Finally, I got organized enough to take advantage of my CAA membership and pick up all the maps for places I usually go. I feel much more confident now when I go anywhere, as I know I can help myself as long as I know the name of the street where I am heading.
As my 11-year-old Toyota Corolla, Lucky, does not have built-in wifi, a nav system is not an option. Even with this limitation, I am still delighted with my flip phone lifestyle.
Features I Still Use Daily
Some of may already be shaking your heads, saying “No way! I wouldn’t do that! Forget it!” I want to leave on a high note, mentioning some of the features that are still quite useful to me. Every day, I use my timer and alarms. Frankly, I find these to be much easier to use on my flip phone. Especially with the alarms: they operate independently of the volume setting for the ringer. I don’t have to consider…Am I muted? Is the entire phone on silent mode? Bla bla bla. It’s very intuitive.
I also use my flip phone like a watch, checking the time. My flip phone also has an address book, and I haven’t yet managed to fill its memory. In a pinch, I can take a photo. It’s not as good as the old smartphone, but it’s good enough.
Other Benefits of the Flip Phone Lifestyle
In addition to all of the benefits I have already listed, there are also many others.
I have no phone worries. None! I love that the price of my phone is so low that I can replace it outright at any moment. Heck, I
just did a search in the province of Ontario and found several phones just like mine “like new” and unlocked for less than $20!
I had to laugh: the other day, I pulled out my phone in front of my cousin’s son, who is around 20 years old. He looked at it quizzically and said, “What’s that?” His mother asked me to tell him what it was and how much it cost me. So, my flip phone is now an educational tool for budgeting for young people!
Finally, I’m a freedom-loving Frugalite. I love that I have created a life where I am not forced to sign any contracts to get the phone “I want.” I can switch providers whenever I want, but I’ve found a low-cost one that keeps me having and saving over $500 per year. This phone does not have an operating system created by a giant data mining machine, either.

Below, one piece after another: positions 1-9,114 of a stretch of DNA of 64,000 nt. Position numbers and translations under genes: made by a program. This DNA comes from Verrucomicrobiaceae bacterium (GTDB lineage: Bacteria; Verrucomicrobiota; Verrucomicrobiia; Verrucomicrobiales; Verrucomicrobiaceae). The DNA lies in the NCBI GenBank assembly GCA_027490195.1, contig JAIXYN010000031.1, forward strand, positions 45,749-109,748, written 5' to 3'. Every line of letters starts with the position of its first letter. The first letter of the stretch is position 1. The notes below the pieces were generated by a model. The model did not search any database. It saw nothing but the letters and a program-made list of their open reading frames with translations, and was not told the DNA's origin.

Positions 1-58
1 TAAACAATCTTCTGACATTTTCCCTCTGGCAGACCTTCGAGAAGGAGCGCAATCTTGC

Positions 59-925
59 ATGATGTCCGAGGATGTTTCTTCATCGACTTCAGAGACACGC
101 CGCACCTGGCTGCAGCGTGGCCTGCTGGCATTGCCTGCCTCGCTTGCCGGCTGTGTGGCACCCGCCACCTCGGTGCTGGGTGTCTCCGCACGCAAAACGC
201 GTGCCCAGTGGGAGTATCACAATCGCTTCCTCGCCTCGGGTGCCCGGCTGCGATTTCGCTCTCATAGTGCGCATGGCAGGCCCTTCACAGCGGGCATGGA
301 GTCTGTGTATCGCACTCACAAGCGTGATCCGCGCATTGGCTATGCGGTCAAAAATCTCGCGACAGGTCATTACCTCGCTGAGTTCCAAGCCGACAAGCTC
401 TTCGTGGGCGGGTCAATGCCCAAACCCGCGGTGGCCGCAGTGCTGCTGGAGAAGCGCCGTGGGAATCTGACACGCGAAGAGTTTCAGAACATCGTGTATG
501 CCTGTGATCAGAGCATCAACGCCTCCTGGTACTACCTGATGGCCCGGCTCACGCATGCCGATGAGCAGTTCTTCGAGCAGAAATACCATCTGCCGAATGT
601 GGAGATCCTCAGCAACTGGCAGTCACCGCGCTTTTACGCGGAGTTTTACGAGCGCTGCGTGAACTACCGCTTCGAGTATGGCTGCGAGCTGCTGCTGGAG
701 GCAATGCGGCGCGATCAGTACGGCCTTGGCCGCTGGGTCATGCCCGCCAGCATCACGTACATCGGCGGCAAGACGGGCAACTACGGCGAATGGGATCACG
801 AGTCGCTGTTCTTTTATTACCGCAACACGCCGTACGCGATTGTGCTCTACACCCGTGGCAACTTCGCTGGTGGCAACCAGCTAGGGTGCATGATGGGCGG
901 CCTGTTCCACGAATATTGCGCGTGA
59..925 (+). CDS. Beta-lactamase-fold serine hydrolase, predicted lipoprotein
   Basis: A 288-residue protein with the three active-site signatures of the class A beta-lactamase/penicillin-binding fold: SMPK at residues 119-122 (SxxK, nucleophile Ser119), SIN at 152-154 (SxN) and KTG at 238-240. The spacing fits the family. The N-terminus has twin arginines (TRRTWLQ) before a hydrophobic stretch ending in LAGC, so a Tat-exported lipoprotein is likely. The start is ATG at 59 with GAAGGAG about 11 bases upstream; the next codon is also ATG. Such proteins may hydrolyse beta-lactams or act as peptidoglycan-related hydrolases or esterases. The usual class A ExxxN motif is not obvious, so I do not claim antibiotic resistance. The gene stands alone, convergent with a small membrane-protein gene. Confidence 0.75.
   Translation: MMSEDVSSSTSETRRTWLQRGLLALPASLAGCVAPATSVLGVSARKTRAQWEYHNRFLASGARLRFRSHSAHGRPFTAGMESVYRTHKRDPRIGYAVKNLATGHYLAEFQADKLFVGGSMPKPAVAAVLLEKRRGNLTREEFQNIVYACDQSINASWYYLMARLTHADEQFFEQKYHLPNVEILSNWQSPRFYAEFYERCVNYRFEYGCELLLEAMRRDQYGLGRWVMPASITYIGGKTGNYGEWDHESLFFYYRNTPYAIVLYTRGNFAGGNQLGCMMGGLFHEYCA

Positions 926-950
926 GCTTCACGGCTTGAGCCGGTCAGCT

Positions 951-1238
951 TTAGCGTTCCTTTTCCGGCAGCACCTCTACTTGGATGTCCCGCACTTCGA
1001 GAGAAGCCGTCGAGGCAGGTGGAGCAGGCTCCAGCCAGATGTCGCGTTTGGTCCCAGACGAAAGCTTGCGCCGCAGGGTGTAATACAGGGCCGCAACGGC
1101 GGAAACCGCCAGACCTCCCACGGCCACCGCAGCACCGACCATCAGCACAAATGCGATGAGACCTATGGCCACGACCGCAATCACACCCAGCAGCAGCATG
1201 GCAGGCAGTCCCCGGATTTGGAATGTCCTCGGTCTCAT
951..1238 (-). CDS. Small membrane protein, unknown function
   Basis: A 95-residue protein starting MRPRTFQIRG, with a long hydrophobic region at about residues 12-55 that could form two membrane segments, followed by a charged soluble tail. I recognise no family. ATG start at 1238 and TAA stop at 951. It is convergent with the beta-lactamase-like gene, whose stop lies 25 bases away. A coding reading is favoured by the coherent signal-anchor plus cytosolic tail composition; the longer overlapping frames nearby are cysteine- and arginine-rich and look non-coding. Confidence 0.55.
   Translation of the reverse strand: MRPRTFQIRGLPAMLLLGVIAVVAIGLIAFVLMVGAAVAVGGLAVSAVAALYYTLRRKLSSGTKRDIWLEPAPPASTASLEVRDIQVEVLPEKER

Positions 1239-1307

My Flp Fone is Flippin’ Gr8!
I flipped three years ago and have never looked back. Could you see yourself trying a flip phone for any of the reasons offered here? Do you have any smartphone or flip phone stories of your own you can share with us? Please tell us in the comments below.
Colette is passionate about sharing her knowledge of thrifty living and self-sufficiency. She has developed her skills in self-reliance living in the suburbs, the city, and more recently, on her own Half-Acre Homestead. Colette lived five years completely off-grid and without running water in an eight by 24 foot tiny home while designing and building her own 18 by 24-foot eco-cabin. Her website, Half Acre Homestead is attracting followers from around the world who want to become more self-sufficient. Colette invites you to stop by the Homestead and check out all of the great resources including the practical How To Guides, A Tiny Home Resource Center and her organic gardening stories on her blog. She shares her wholistic model (body/mind/spirit) for achieving self-sufficiency in her Free Course, “Growing Self-Sufficiency: The Whole Picture.” Stop by the Homestead today to register free of charge!